Facebook censored and de-platformed a Catholic charity that was calling for greater efforts to stop the kidnapping and forced conversion and marriage of Christian women in Islamic countries, according to a new report.
London-based Aid to the Church in Need UK launched a Facebook campaign in November in connection with the release of a new report. The report described the prevalent abuse by Muslim extremists of women from the Christian faith and other religious minority groups in several African and Middle Eastern countries, the Catholic News Agency said.
About a week after the campaign started, Facebook notified the group it was cutting the number of ads it could post. But like YouTube’s recent censorship of conservative podcast host Steven Crowder, Facebook didn’t give a justification for its actions.
Facebook provided only a statement that the charity had several ads hidden or reported, and included a veiled swipe: “People hide and report ads because they find them to be offensive, misleading, sexually inappropriate, violent, about a sensitive topic or for other reasons.”
Aid to the Church in Need works to promote the Catholic Church globally, particularly in countries housing Christians who suffer persecution or discrimination. The charity also provides practical assistance and pastoral care for people in need, especially residents of and refugees from those countries.
Facebook told the group that it was reviewing the matter. It offered no timeline “considering the circumstances,” in addition to the necessity for a “detailed investigation and solution,” Catholic News Agency said.
After the petition campaign drew 3,210 signatures, Facebook’s censorship essentially “killed” the effort, which the charity expected would ultimately garner 12,000 signatures, the article cited charity spokesperson John Pontifex as saying.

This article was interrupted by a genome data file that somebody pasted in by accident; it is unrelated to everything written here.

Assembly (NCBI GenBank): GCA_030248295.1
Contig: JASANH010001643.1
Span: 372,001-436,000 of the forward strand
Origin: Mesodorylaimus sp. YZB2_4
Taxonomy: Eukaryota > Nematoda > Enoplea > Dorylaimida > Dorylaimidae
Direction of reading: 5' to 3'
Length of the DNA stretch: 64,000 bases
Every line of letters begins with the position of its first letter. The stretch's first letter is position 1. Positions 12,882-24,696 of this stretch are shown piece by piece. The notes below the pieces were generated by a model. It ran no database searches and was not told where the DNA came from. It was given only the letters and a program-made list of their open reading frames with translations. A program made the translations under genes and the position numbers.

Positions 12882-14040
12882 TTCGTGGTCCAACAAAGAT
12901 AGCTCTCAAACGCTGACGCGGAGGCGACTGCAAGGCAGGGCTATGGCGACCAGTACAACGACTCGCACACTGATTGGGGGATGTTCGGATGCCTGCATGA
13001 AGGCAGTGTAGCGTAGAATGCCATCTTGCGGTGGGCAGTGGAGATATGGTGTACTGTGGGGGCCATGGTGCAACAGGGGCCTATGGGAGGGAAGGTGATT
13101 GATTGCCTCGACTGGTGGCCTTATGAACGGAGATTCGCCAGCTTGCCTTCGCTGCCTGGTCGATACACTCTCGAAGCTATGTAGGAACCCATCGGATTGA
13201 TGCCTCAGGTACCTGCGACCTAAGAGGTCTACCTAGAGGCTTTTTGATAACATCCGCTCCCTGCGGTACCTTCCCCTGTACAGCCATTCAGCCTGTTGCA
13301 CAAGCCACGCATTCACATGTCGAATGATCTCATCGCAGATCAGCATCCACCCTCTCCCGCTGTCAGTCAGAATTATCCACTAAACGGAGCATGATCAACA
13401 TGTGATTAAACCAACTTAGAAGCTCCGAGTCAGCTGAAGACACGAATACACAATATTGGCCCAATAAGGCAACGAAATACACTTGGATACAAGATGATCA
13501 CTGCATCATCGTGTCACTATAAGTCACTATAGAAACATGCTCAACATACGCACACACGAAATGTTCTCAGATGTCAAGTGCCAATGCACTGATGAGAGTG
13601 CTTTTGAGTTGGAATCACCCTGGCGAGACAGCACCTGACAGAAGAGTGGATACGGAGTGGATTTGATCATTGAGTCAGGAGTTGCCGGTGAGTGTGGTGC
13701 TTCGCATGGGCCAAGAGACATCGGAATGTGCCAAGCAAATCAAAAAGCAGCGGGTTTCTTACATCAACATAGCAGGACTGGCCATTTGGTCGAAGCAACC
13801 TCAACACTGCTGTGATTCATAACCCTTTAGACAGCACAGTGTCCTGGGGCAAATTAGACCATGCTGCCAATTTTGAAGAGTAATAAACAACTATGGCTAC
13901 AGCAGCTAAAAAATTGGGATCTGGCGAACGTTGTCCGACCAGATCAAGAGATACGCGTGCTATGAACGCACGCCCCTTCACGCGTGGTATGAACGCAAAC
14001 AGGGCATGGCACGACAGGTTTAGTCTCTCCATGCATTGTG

“By curbing this campaign, [Facebook is] silencing these women twice over," the group’s National Director Neville Kyrke-Smith told the news outlet. “They are silenced when they are seized from their homes and forced to live with their abductors, and have now been silenced again by Facebook."
Catholic News Agency and MRC Free Speech America could not immediately reach Facebook for comment.
Facebook has repeatedly censored pro-Christian content in recent years.
The social media site censored The Babylon Bee after the Christian satire site posted a story making fun of leftist rioters and looters in April. The site had censored the outlet several times before taking that action.
Last December, Facebook continued its censorship that started in 2018 of an image of Santa Claus kneeling beside baby Jesus.
Conservatives are under attack. Contact Facebook at (650) 308-7300 and demand that the company not censor content that raises awareness of the abuse of women. If you have been censored, contact us at the Media Research Center contact form, and help us hold Big Tech accountable.